Outdoors

How a Hunting Island park manager is turning a private island into a public delight

Hunting Island Park Manager J.W. Weatherford on the job.
Hunting Island Park Manager J.W. Weatherford on the job. Submitted photo

Hunting Island Park Manager J.W. Weatherford is engaging and energetic, but lately he also seems paradoxically tired.

It could be because he has three young boys at home, but the more likely cause is the prep work he’s been doing on St. Phillips Island.

As the person in charge of the state’s most-visited park, Weatherford is kind of a big deal. An even bigger deal, however, is getting St. Phillips — acquired by the state last year — ready for public use.

“As a park manager, it’s really exciting to open new property to the public,” said Weatherford. “It’s the kind of thing that will outlast your career.”

It’s a career that brought Weatherford to Beaufort only a year ago after serving at several different parks in various parts of the state for the past 11 years. When he arrived here last October, he knew he’d be in charge of Hunting Island operations but that the state parks service was also “well into the discussions” surrounding the acquisition of St. Phillips.

As if trying to help Hunting Island recover from two hurricanes wasn’t enough of a challenge, Weatherford soon found himself a self-professed “Logistical Operations Manager” for the remote, 4,600-acre island that once served as one of Ted Turner’s getaway houses. You know, the ones he visited when developing CNN and running the Braves got to be too much.

It should be noted that although this was once one of many properties around the country owned by Turner, it was never as luxurious a setting as it seemed on paper. The electricity, water and WiFi extenders we all take for granted were never much of an issue for the Turner family, who often never even bothered to turn on the air conditioning. Turner’s commitment to conservation and preservation are genuine enough to have sold the island to the state for a fraction of its appraised value.

Now, though, it falls to a team of park services planners to determine how to get the best public use out of the island.

First, there’s the matter of getting there. The public tours that conclude this month have been sort of a trial run. While the park may continue to contract with the same boat service that makes the run from Hilton Head to Daufuskie, the ride over to St. Phillips from Hunting Island always takes about 30 minutes. If you factor the return ride in to at least a two-hour trip to explore the island, you’re looking at ... a three-hour tour. Don’t worry though, Gilligan and The Skipper are nowhere to be found.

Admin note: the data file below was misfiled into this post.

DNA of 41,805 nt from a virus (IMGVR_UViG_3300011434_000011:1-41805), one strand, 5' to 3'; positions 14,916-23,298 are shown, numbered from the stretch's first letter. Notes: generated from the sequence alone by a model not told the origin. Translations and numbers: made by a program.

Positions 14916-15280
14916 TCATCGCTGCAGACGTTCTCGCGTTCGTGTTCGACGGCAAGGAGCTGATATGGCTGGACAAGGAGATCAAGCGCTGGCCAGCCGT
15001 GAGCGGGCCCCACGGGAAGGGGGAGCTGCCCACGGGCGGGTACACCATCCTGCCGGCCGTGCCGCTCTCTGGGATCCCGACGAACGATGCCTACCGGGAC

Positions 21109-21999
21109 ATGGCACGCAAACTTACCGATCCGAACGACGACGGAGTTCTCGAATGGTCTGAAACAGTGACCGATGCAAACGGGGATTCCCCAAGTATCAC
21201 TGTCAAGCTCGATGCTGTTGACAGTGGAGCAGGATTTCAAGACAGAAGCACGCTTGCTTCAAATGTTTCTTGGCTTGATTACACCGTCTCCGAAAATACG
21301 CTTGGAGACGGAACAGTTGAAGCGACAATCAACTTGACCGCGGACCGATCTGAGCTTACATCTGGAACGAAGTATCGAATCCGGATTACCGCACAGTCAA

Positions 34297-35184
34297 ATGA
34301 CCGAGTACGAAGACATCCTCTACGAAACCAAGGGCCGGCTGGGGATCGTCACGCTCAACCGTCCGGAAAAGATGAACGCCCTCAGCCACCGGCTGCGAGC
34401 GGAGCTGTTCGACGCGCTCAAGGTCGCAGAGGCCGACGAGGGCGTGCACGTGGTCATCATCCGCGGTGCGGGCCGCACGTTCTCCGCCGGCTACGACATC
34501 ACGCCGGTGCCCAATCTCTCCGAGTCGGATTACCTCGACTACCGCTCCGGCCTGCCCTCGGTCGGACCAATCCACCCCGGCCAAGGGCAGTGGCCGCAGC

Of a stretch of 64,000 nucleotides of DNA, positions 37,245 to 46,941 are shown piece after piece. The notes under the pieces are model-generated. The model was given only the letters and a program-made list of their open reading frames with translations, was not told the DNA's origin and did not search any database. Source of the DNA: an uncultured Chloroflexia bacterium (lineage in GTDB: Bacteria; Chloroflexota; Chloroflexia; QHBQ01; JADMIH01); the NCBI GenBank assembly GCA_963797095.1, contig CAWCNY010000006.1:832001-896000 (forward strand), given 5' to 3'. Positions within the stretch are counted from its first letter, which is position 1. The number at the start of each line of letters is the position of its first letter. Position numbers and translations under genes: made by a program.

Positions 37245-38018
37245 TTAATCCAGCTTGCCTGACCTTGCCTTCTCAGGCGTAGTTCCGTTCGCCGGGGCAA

Once on the island, there’s a tram ride (cabled to a tractor) called a “people-mover” to get visitors from the landing to the main house. Think less Disney World and more Jurassic World monorail, minus the angry dinosaurs. The tram allows visitors to see the wildlife and foliage on the island, including the trees Weatherford calls “diverse and very unique in species and size.” That alone might be worth the trip for nature enthusiasts, but another attraction is the main house, where lunch for the initial tours has been served on the 800 square-foot porch overlooking the water.

Also of note is the National Natural Landmark plaque near the house, one of only six such federally-designated landmarks in South Carolina.

From that point, visitors can enjoy 8 miles of hiking trails or 1 mile of beachfront. While the frequency and availability of the tours is something still being worked out, it’s something we can all look forward to because of the proactive approach of the parks service.

“We have to be responsible stewards of the island, but we definitely want people to be in the parks” said Weatherford.

The vision of having people come to St. Phillips weekly is something Weatherford wants to stick around to see to fruition. Though the Gaffney native and graduate of North Greenville University once had plans to eventually return to the upstate, he and his family have found a home here.

“It did not take us long to fall in love with Beaufort,” said Weatherford. “It’s just as pretty as Charleston and not nearly as crowded.”

With the addition of St. Phillips and the hard work that’s gone into making it a serviceable public park, our area might have just gotten even prettier.

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